In news that may not make sense to people who are not rocket scientists, NASA has recently awarded Tethers Unlimited $500,000 to develop a robotic 3D printer that would build huge structures while in orbit, Gigaom reports.
The SpiderFab printer and assembly system would be able to throw together structures more than half a mile wide, Gigaom says. NASA would densely pack materials into existing spacecraft so that the SpiderFab could assemble it into “extremely large structures that are optimized for the space environment,” Tethers Unlimited CEO Rob Hoyt is quoted as saying.
Goooood Morning Silicon Alley!
This is a guest post from Gary Sharma (aka “The Guy with the Red Tie”), founder and CEO of GarysGuide and proud owner of a whole bunch of black suits, white shirts and, at last count, over 40 red ties. You can reach him at gary [at] garysguide.com.
“And as long as I’ve got my suit and tie, I’m-a leave it all on the floor tonight…” Yup, I’ve got JT’s new single (with Jay-Z) stuck in my head. “Suit & Tie,” that’s how I roll ;).
Heard about the NYC Schools Gap App Challenge? The New York City Deptartment of Education is challenging software developers to submit apps and games that enhance math teaching and engagement for our middle schools. A worthy cause, indeed! The deadline for submission is April 10.
Greylock’s Josh Elman (who’s worked at both Facebook and Twitter) is putting together a conference on How To Build Great Products next month (April 12) in San Francisco. It’s by-invitation-only and limited to top product managers. Fit the bill? Apply here!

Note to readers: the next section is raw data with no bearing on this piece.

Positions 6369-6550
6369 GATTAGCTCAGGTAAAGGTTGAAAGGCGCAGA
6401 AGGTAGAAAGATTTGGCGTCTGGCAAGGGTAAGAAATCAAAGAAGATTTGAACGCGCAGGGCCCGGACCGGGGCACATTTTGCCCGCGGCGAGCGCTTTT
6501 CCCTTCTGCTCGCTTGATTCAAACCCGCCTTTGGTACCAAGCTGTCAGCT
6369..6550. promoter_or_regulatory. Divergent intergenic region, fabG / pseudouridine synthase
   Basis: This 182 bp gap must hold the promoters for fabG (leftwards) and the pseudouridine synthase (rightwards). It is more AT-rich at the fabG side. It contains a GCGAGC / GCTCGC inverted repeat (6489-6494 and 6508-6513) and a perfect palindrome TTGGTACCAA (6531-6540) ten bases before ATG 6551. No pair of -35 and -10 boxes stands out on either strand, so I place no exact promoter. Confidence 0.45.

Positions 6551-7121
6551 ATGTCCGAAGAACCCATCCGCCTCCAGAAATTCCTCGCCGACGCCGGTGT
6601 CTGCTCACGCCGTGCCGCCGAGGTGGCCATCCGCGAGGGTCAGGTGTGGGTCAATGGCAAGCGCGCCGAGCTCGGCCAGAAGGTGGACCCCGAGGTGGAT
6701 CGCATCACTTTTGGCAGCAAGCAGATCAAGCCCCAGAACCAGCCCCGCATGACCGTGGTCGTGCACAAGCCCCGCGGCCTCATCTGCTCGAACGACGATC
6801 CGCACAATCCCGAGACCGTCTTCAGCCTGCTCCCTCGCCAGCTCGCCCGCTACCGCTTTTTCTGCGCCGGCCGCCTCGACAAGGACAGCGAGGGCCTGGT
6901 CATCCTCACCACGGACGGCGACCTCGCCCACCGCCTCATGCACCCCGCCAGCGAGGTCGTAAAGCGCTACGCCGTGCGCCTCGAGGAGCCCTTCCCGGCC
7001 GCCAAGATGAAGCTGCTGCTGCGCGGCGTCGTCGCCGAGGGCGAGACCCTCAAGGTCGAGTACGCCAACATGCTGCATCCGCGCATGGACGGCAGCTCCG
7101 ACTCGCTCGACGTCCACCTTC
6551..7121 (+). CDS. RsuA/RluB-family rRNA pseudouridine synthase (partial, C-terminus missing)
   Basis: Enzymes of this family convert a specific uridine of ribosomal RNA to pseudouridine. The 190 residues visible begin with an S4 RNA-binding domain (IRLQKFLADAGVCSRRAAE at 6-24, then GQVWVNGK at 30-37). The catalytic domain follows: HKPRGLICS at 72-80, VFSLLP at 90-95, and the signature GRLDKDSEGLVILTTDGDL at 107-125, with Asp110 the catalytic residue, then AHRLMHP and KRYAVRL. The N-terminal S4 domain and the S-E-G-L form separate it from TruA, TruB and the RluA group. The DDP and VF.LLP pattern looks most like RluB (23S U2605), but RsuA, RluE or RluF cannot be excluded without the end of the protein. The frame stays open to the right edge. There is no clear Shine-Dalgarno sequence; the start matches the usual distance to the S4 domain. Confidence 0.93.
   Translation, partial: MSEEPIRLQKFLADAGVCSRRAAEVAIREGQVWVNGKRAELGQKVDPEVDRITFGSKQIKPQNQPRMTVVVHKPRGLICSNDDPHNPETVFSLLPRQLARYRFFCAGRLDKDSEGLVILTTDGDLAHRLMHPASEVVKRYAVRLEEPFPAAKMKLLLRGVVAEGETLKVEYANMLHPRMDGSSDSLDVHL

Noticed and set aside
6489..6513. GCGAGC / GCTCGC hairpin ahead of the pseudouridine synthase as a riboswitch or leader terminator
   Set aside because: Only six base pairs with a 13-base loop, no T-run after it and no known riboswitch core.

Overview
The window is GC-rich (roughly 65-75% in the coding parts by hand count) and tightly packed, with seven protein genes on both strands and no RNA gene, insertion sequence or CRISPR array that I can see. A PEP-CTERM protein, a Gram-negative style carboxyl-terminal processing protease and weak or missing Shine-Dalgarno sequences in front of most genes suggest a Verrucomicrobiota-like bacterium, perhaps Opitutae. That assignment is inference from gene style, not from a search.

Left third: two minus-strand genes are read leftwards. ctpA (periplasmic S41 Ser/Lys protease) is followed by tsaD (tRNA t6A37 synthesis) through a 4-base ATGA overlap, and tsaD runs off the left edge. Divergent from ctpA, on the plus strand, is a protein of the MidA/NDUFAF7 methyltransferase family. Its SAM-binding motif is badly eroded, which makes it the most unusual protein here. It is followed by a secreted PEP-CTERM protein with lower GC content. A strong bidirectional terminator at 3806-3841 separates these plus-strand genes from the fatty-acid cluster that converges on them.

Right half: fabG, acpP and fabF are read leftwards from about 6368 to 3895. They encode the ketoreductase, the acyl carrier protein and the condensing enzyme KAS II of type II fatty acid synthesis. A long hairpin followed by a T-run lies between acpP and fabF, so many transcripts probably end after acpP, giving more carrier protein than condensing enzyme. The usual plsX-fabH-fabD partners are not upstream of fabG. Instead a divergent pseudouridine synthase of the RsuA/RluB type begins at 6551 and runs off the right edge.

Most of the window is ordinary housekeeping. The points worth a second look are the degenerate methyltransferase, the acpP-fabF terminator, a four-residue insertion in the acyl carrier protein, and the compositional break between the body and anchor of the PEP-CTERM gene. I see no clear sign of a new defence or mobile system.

Startup soothsayer Paul Graham penned a letter to Y Combinator’s portfolio companies about withstanding the fallout from Facebook’s poorly-performing IPO. [Business Insider, Hacker News]
Fred Wilson wants to put Mr. Graham’s musings in perspective. [A VC]
Apple will yank Google Maps from iPhones later this year, which is just another reason why we’re quite happy with our Galaxy Nexus, thankyouverymuch. [Wall Street Journal]
GigaOm rounds up what we know about Shawn Fanning and Sean Parker’s video startup, Airtime, set to launch at a press event this morning. [GigaOm]
Oh good, there is an Instagram for animated GIFs. [Wired]
New York-based startup non-incubator Betaworks announced today that it’s making a new investment in Bloglovin, the fashion and design lover’s answer to RSS, according to GigaOm. Bloglovin is a Swedish company that curates blog posts, much like an RSS reader, but with a strong focus on aesthetics. It also can notify you via phone or email whenever one of your followed blogs updates.
Gawker overlord Nick Denton’s commenting revolution is in full swing, with the first phase–revoking the illustrious “star” from each commenter, and temporarily disabling comments altogether–implemented last week. Mr. Denton has been very vocal about the fact that he wants to ditch the site’s old insidery cabal of snark-obsessed commenters in favor of more thoughtful, inclusive discussion.
Mike Arrington warned on Twitter that the New York Times was playing with fire after David Carr wrote a column castigating him for running a venture fund while acting as editor in chief of TechCrunch.
“The saddest part about the NYT drama is that I hold the nuclear card. They know it, and Read More
The average price for annual access to the research reports at Forrester or Gartner is over $100,000. Not a big deal for a coporate account, but pricey for a young start-up, angel investor or micro-VC. The typical solution has been to chase the same level of detail by following dozens of blogs, some of which rehash the material from these big firms. “We think it’s time somebody went after the middle of the pyramid,” says GigaOm CEO Paul Walborsky.
The GigaOM-hosted conference on big data and how to manage it started this morning at Pier Sixty at the Chelsea Piers. “It’s been said that 90 percent of the data that exists today was created in the past two years,” GigaOM writes.